Thanks to a blend of powerful, sultry vocals with an Ian Anderson-esque rock flute sound, alt rocker Courtney King is becoming the next big thing in the music world.

King’s debut album, “Feel Good Swiller,” boasts a collection of songs reminiscent of early Heart with influences of Led Zeppelin and Jethro Tull shining through.

Her interest in the flute dates back to middle school, and though she wanted to play the trumpet, her dad convinced her to take up the flute instead.

“He shared with me classic rock and there was always music on in my house growing up,” King said. “He would show me how much flute was integrated into some of the songs and it was cool. So, I got into it and just kept playing.”

Hailing from the Chicago suburbs, King studied music at DePaul University and was a student of leading flutists Mary Stolper and Donald Peck, former principal flute of the Chicago Symphony.

In 2001, she became a member of the Air Force Band of Flight in Dayton, Ohio, playing flute in front of presidents, foreign dignitaries and veterans. 

“I attended basic military training and learned to shoot an M-16 – just so I could play music for a living, that’s how much I love music,” she said. “As a classically trained musician, you don’t have a whole lot of options when you graduate, unless you’re in the top, top percent, that’s going to actually get you a job that will support you. This was a great way to do that.”

Her husband, trumpeter Gene King, was also in the band. After the couple had their first child, King decided not to re-enlist, and two more children followed while she stayed at home and worked on her music, teaching music classes and working as a local singer and flutist for a band.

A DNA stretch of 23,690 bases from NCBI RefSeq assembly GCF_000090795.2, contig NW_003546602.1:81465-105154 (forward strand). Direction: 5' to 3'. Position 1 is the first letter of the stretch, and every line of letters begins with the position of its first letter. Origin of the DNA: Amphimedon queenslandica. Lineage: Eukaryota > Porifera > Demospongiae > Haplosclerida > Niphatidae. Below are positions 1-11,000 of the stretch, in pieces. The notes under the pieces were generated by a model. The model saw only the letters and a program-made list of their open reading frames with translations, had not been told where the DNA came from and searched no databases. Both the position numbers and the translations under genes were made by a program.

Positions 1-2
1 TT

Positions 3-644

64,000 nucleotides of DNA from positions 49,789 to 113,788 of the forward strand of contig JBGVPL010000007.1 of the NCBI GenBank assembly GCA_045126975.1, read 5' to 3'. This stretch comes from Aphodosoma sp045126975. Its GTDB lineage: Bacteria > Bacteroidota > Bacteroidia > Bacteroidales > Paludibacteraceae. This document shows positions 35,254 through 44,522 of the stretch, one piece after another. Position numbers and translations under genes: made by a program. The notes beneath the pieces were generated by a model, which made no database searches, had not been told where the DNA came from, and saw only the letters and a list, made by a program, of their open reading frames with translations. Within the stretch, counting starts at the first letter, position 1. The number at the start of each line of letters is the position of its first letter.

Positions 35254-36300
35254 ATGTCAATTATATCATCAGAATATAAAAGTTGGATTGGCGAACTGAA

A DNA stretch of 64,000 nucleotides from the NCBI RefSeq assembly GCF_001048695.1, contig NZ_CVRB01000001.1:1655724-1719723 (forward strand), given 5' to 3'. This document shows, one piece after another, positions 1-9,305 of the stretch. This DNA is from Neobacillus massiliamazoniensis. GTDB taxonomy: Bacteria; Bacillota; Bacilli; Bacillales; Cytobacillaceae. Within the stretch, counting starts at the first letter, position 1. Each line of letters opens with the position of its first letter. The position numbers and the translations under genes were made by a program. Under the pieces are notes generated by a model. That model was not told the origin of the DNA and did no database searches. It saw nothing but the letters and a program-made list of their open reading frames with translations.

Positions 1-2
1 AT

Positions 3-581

When King’s husband was stationed in Germany, she moved there and started concentrating more on a solo career. It’s there that she wrote most of what’s on her first solo album. The family moved back to the U.S. in 2019, settling down in Northern Virginia, and King decided it was time to release her album. 

On June 10, King will play Jammin Java as part of the venue’s 20th anniversary of outdoor concerts. She plans on other shows in the Washington, D.C. area throughout the summer.

  “I was planning on playing the album out, and then COVID hit, so this will be the first time I’ll be playing with a full band since its release,” King said. “I’m pretty excited about that. We’ll be playing a lot of the songs from the album. And I will also be playing some tunes that I co-wrote with my band from St. Louis.”

She’ll also be doing some new stuff that she’s written over the last year, playing acoustic at the show. Her guitarist, Josh Byrd, was another former Air Force band musician and she’s looking forward to playing with him. 

Singing and playing flute at the same time isn’t as challenging as one might thing. King explained there are distortion techniques for flute players that allows them to do both, and she thinks of her flute as a lead guitar voice.

“I actually run my flute mic through a pedal board and I can add distortion and have fun with it,” she said. “It’s not just your traditional flute and I can do a lot of effects with it.”

Since the early days of the pandemic, King has hosted a weekly live stream every Tuesday at 10 p.m., where she plays solo stuff. Sometimes she brings on other musicians, and she likes introducing those watching to local musicians in the area.

“It’s just basically me playing some, learning covers, and trying to connect with people online,” King said. “It’s been a lot of fun and having new people come in and join me. I’ll continue to do that for as long as I can.”

(0) comments

Welcome to the discussion.

Keep it Clean. Please avoid obscene, vulgar, lewd, racist or sexually-oriented language.
Don't Threaten. Threats of harming another person will not be tolerated.
Be Truthful. Don't knowingly lie about anyone or anything.
Be Nice. No racism, sexism or any sort of -ism that is degrading to another person.
Be Proactive. Use the 'Report' link on each comment to let us know of abusive posts.
Share with Us. We'd love to hear eyewitness accounts, the history behind an article.